The Bachelor of Science in Recreational Therapy degree program at South prepares students to become certified recreational therapists. The mission of the Recreational Therapy Program is closely linked to the mission of the University of South Alabama. We are committed to impact the provision of health care with a global reach and focus on the Gulf Coast through the development of ethical and socially responsible individuals prepared to make a difference in the lives of those we serve and to the welfare of the recreational therapy profession.
What is Recreational Therapy?
Recreational therapy, also known as therapeutic recreation, is a systematic process that utilizes recreation and other activity-based interventions to address the assessed needs of individuals with illnesses and/or disabling conditions, as a means to psychological and physical health, recovery and well-being. Recreational therapy is rooted in the belief that purposeful activities can improve the well-being of people of all ages who are facing physical, mental, cognitive or emotional challenges. Working in this rewarding field, you may find yourself helping others through activities as varied as outdoor excursions, sports, arts and craft projects, dance or community events.
The recreational therapy bachelor’s degree program at South will prepare you for work in hospitals, rehabilitation centers, assisted living facilities, long term care, schools, mental health programs, substance abuse centers, programs for returning service members, and community-based recreation programs that serve children and adults with disabilities.
Why Study Recreational Therapy?
Do you have an interest in working with people who have a disability, are recovering from a serious illness or accident, or are struggling with mental health issues? Do you have a calling that is urging you to reach out to those who are dealing with physical, social, emotional, or cognitive challenges to help them reach a better quality of life? According to the Bureau of Labor Statistics, U.S. Department of Labor, employment of recreational therapists is projected to grow eight percent from 2019 to 2029, much faster than the average for all occupations. A CNN Money report identifies recreation therapy among the top ten "best jobs for saving the world." In particular, they note the profession's high benefit to society and high personal job satisfaction (CNN Money Magazine).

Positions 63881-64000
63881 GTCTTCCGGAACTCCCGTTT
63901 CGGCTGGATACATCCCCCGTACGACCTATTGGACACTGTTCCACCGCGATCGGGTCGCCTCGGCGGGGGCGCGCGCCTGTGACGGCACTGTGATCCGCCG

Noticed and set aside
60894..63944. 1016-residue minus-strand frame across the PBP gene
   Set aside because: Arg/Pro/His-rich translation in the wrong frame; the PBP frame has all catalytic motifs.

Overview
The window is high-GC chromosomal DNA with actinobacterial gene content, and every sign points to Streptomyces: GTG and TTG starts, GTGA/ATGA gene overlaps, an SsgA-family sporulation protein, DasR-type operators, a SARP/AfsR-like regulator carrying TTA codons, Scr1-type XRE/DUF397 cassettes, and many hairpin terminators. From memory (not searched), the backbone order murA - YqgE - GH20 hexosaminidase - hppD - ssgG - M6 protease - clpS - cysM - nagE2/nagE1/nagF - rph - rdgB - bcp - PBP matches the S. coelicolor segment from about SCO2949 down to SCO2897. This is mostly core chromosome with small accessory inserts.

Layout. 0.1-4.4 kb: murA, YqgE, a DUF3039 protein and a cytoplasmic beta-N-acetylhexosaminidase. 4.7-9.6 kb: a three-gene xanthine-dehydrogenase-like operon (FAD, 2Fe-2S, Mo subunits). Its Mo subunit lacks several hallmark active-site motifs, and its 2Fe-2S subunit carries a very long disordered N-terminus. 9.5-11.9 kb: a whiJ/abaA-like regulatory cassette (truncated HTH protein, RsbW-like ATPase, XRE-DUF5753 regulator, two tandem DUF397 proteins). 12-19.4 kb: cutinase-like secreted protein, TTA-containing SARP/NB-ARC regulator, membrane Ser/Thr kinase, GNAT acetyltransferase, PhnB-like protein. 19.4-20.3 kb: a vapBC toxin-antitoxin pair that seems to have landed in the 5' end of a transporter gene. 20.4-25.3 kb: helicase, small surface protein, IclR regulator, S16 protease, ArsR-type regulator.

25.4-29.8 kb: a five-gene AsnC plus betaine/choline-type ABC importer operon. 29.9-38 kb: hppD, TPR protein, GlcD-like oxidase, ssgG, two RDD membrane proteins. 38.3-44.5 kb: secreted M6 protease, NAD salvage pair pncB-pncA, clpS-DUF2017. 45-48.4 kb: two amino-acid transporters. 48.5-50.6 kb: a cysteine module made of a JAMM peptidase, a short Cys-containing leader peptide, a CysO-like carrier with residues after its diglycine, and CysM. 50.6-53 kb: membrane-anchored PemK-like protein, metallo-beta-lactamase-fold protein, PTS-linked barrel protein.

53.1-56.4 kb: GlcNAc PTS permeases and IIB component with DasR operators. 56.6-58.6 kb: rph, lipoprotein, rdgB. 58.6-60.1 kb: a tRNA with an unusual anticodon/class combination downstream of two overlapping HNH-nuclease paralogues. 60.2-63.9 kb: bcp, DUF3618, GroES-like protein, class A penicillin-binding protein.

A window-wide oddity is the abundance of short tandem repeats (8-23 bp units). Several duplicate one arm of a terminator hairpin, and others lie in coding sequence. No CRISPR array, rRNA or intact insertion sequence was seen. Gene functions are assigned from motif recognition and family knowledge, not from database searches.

In addition to unique opportunities for student fieldwork, you will find that recreational therapy faculty at South are student oriented and professionally involved. This award winning group of professionals share a common goal to provide students with the very best educational experience possible that prepares graduates for the workforce of tomorrow. Faculty are committed to your success, to teaching effectively, and to keeping up with trends in the profession. USA recreational therapy students learn in the classroom, through practicum experiences, and spend 14-16 weeks in a full-time internship under the supervision of a qualified professional. Upon graduation, students are eligible to sit for the national certification exam and become credentialed to work in the field.
Careers in Recreational Therapy
Career opportunities for certified therapeutic recreation specialists include adaptive sports specialist; camp program director/recreational therapist; assisted living activities coordinator; mental and behavioral health; morale, welfare and recreation (MWR) director; physical rehabilitation; public parks and recreation; recreational therapist; schools; skilled nursing facilities; substance abuse rehabilitation; underserved youth or adult services provider; veteran services provider; and much more. Recreational therapy is also a good bachelor’s degree for students wishing to attend graduate school in occupational therapy, physical therapy, child life, recreational therapy, and other health professions.